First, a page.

If the next time you dropped by, he was still raving about his gorgeous new red walls, what would you think? Here’s what I’d think: This man is off his rocker. He’s deranged; he’s bizarrely living in an alternative universe; he’s delusional. If he kept this up, at some point you’d excuse yourself and edge slowly out of the room and the house and never return. You’d warn your other neighbors. You’d keep your distance. If you saw him, you’d be polite but keep your distance.

I think this is a fundamental reason why so many of us have been so unsettled, anxious, and near panic these past few months. It is not so much this president’s agenda. That always changes from administration to administration. It is that when the lynchpin of an entire country is literally delusional, clinically deceptive, and responds to any attempt to correct the record with rage and vengeance, everyone is always on edge.

This is true, but here's the thing: as near as anyone can tell, Trump has been like this for decades. The difference, of course, is that before this year he was mainly in the entertainment industry, where his delusions were more or less harmless. They also made for great TV, so no one ever pushed back very seriously. This was something Trump could handle.

The Oval Office is different. There's a lot of pushback, and not of the giggling Billy Bush variety. The press is on him 24/7, people die when he screws up, and his policies end up as disasters thanks to his ADD and unwillingness to think beyond bumper stickers. We don't know how Trump's fragile psyche will respond to continuous rolling disasters and front pages like the one in the previous post. That's why everyone is on edge.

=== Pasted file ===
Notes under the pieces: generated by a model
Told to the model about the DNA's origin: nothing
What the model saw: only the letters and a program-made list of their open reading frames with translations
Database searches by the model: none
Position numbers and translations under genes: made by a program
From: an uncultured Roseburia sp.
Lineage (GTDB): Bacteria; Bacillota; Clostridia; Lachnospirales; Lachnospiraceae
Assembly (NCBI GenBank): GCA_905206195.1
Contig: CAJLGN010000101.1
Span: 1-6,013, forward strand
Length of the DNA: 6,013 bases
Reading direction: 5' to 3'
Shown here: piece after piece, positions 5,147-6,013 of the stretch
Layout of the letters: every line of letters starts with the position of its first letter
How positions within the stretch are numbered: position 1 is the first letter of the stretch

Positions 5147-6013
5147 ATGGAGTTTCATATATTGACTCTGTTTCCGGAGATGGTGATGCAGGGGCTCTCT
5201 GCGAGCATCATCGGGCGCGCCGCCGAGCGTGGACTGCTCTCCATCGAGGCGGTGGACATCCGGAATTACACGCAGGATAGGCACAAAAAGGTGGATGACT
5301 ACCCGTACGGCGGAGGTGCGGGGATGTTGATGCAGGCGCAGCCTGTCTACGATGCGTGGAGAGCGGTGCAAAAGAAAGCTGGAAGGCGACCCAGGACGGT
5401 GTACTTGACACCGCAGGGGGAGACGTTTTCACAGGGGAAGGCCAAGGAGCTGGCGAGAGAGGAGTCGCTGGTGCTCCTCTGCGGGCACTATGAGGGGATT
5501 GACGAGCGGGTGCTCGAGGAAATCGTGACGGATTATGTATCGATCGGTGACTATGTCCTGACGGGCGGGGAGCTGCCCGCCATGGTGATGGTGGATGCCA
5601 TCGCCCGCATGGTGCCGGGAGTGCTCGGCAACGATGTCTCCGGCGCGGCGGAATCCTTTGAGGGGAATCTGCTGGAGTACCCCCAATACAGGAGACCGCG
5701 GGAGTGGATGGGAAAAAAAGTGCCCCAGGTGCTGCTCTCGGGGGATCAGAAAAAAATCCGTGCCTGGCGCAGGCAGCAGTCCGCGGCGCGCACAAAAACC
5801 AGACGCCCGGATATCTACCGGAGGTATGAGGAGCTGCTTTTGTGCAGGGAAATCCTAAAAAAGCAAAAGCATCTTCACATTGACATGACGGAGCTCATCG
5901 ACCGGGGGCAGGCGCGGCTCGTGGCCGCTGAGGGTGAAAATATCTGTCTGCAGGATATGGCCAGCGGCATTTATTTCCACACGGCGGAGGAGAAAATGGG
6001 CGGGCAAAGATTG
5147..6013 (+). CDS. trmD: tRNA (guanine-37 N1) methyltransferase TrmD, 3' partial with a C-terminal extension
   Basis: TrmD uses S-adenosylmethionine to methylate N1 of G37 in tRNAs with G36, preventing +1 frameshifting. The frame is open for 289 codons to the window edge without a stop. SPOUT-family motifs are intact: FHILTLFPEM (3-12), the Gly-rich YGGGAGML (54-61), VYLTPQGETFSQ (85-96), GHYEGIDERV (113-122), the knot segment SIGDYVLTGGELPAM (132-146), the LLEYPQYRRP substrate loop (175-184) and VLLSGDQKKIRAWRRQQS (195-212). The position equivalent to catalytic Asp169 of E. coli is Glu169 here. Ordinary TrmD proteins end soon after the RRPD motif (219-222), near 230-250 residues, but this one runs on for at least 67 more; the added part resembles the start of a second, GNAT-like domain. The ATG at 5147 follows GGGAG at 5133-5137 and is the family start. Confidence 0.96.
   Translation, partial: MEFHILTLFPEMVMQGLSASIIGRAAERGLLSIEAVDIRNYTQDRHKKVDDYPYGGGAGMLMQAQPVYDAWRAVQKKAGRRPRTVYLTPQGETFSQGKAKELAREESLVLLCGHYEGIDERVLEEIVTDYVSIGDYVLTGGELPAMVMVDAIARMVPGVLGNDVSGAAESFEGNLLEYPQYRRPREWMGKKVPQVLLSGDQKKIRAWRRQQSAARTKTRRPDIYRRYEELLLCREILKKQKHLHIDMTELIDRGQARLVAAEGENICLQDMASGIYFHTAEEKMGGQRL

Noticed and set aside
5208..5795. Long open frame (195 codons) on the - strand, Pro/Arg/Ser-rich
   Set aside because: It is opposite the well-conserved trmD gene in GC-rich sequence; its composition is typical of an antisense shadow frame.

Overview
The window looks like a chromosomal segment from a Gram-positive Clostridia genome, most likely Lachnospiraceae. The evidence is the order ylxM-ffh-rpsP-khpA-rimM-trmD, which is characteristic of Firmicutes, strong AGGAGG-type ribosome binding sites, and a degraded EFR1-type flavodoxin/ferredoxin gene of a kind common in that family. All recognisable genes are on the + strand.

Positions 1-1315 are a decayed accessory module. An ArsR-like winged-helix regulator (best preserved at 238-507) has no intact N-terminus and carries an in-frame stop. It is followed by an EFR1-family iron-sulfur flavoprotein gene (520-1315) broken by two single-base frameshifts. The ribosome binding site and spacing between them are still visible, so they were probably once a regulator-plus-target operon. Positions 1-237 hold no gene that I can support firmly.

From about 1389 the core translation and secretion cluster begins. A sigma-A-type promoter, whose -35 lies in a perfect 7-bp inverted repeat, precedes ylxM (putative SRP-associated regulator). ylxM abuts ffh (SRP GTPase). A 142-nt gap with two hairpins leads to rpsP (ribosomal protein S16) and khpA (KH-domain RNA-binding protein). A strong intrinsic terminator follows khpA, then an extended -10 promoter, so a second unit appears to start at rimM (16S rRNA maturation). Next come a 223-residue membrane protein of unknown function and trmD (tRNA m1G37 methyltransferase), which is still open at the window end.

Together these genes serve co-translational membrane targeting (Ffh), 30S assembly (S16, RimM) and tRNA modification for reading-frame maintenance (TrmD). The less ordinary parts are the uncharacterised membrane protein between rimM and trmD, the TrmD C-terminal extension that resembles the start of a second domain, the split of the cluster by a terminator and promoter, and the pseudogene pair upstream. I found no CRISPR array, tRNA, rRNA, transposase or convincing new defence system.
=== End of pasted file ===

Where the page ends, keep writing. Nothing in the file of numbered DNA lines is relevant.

Just for posterity's sake, here is the front page of the Washington Post last night. The entire thing is basically devoted to a single day's worth of Trump failures and scandals. And even at that, they didn't have room for a couple of them. I don't think I've ever seen anything like it a mere three weeks into a new administration.

Behold the greatest negotiator our nation has ever seen:

President Donald J. Trump and President Xi Jinping of China had a lengthy telephone conversation on Thursday evening. The two leaders discussed numerous topics and President Trump agreed, at the request of President Xi, to honor our "one China" policy.

That's a readout from the White House Thursday evening. Here's the backstory:

December 2: Breaking tradition, Trump "risks China's wrath" by speaking on the phone with the president of Taiwan.

December 12: Trump goes on Fox News Sunday to poke China further: "I fully understand the 'one China' policy, but I don't know why we have to be bound by a 'one China' policy unless we make a deal with China having to do with other things, including trade."

December through February: China gives Trump the silent treatment. "Stung by an earlier, and unorthodox, telephone call between Mr. Trump and the president of Taiwan, Mr. Xi had not spoken to the American leader since Nov. 14, the week after he was elected....Relations between Washington and Beijing had been frozen since December."

February 8: Apparently uneasy over Xi shutting him out, Trump finally sends Xi a letter wishing him a happy Chinese New Year. The letter was hand delivered by Mike Flynn: "As a gesture of conciliation, Flynn and his deputy, K.T. McFarland, hand-delivered the letter to China’s ambassador to the United States, Cui Tiankai. Trump wrote that he wished 'the Chinese people a happy Lantern Festival and prosperous Year of the Rooster.' He also said he 'looks forward to working with President Xi to develop a constructive relationship that benefits both the United States and China.'"

February 8: A Chinese surveillance plane "inadvertently" buzzes an American P-3C Orion in the vicinity of the disputed Scarborough Shoal in the South China Sea.

February 9: Trump caves in and agrees to honor the One China policy.

It's worth noting that this was not just something that "came up" in the phone call. Xi would not have agreed to talk unless Trump explicitly promised beforehand that he would affirm the One China policy and do so publicly. Delivering that promise was probably the real point of Flynn's meeting with the Chinese ambassador, and it's why it was specifically mentioned in the readout. A single sentence in a late-night readout was the least humiliating way Trump's aides could think of for him to publicly knuckle under to China. God knows, Trump would probably go to war before he'd be willing to personally back down in front of the TV cameras.